Space Marines are curvy little bastards, and their various components, such as shoulder pads and greaves, are layered in such a way as to hide the seams that join them together. This is not always possible in the world of scale modeling. One of the wings on my P-38J is made up of about five components – a two-piece elevator surface, a two-piece control surface, and a wingtip that goes into the end. All of these pieces have to line up perfectly or the seams will be visible. Making matters worse is the fact that some of those misalignments will only be visible if you put a coat of primer on top.
Solution? Lots and lots… and lots of sanding, something I’ve never really done with a 40K model before. that’s not necessary.
I started with small sanding sticks—the flexible, emery board-like material—before moving to automotive-grade 1,000-grit wet sandpaper for the final base coat of paint. By the end I was polishing various different real metal colors with a soft cloth, swearing to the gods for not keeping my hobby space cleaner and more dust-free. It turns out that spraying highly reflective paint on a flat surface in a dirty basement isn’t the best way to recreate the gritty realism of a world at war.
In fact, there is so much sanding to be done on some model airplanes that scale modelers will often say “fuck it,” sand areas smooth, and then sand the details back into the polystyrene by hand. Scribing tools, as they’re called, allow you to cut fresh, deep panel lines in soft plastic, but require a steady hand to get good results. Meanwhile, the negative riveting tool allows you to replace the hundreds of individual holes that are meant to represent the fasteners that pin vintage warbirds together. Some hobbyists will toss away all those negative rivets, opting instead for elaborate positive rivet kits—dozens and dozens of custom-made three-dimensional waterslide transfers that run across every surface of the plane like a tattoo.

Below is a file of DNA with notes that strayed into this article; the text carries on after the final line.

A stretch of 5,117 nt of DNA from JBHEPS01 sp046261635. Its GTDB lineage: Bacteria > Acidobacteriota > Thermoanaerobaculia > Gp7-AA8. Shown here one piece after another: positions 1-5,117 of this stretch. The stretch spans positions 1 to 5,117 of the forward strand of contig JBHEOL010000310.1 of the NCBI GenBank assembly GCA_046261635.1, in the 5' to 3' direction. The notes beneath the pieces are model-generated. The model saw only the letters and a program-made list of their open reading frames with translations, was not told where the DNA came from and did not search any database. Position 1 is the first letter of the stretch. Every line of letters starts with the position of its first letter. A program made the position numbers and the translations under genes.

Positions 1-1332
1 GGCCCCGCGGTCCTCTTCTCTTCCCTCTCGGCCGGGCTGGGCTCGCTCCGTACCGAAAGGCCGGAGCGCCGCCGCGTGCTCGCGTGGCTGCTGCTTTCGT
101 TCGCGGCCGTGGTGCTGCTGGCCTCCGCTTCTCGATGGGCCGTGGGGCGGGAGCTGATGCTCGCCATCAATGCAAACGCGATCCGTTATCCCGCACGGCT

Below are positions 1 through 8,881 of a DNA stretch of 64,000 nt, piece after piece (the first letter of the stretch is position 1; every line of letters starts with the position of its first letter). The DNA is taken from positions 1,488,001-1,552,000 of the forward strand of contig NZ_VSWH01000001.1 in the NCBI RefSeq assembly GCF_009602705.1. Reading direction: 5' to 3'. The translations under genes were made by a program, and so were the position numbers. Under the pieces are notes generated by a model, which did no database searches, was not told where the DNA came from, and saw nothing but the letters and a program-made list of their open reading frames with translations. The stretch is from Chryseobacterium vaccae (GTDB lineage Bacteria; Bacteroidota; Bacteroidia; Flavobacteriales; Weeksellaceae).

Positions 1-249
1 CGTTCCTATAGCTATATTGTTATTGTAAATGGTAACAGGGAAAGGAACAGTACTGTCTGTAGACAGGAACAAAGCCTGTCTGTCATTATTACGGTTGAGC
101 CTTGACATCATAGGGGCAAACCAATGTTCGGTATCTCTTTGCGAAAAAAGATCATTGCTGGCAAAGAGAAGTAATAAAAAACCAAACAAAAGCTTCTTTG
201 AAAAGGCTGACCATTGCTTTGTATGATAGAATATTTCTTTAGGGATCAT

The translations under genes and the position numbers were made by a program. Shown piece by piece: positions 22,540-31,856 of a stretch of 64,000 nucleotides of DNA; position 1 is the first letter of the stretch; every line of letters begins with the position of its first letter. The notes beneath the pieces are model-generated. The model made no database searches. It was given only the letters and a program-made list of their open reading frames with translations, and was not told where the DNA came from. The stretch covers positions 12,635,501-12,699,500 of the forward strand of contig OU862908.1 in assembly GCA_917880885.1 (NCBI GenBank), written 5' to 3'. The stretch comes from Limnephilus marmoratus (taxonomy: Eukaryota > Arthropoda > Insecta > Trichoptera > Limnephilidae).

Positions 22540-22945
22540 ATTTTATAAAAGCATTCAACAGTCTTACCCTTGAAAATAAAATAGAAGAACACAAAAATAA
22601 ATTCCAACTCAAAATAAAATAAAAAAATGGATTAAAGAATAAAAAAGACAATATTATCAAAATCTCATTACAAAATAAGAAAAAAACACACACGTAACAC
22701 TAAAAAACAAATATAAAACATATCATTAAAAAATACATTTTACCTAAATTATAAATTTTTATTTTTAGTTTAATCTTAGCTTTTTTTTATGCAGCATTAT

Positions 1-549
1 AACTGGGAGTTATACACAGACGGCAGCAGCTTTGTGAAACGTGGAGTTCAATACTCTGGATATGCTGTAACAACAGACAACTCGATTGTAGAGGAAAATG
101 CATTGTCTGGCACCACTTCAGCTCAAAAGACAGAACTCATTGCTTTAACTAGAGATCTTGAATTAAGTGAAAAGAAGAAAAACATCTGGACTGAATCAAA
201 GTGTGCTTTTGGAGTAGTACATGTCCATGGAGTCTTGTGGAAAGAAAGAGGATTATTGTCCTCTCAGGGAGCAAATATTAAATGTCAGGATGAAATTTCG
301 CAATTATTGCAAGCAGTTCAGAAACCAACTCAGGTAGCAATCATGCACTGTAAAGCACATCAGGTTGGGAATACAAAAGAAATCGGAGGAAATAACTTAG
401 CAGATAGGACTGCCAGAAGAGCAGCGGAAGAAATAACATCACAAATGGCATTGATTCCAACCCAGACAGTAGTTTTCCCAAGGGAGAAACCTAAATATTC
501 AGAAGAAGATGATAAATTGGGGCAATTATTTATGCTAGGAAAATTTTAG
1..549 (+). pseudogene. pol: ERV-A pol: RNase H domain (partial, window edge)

However, along the way, I fell in love with Tamiya Extra Thin Plastic Cement. It’s low odor and incredibly sticky, which means you can rely on capillary action to glue the outside to the inside of the model – and it’s handy even when you’re doing intricate 40K paper-thin details. Builds and thrives with.
I also discovered how useful a good, sharp hobby blade can be for fine-tuning the fit and finish of a model before painting. After years of using the Games Workshop Moldline Remover instead of a blade, I’m not sure I’ll be going back anytime soon.
Mind that blade, though: my fingers have healed nicely, thanks for asking.
Best accessory for your hobby space
The best part of this little twist is that it got my kids involved in my miniatures hobby.
Both my daughters were inspired to get me that P-38J after I waxed about how unique the plane was over a campfire at the Bong Recreation Area. It meant something to him when I wandered into his room late at night over the last few weeks to show him the next step in drawing the process. They couldn’t care less about chains and plasma weapons, and that’s okay. But this little airplane was a creation we could share.
That’s how I made a new addition to my hobby space: a second chair. Now my girls have a seat at the table, a place to spend some time with me as I meditate and meditate on the inner workings of crafting a new and challenging craft. My youngest child is also trying her hand at making miniatures. First of all? her special edition from the female sorceress heroquest,
Scale modeling takes a lot of time, I’ve learned – like modeling for 40 grand. I might not be able to go camping for long periods in the woods with the family, but we can still have some great time inside. No screen required.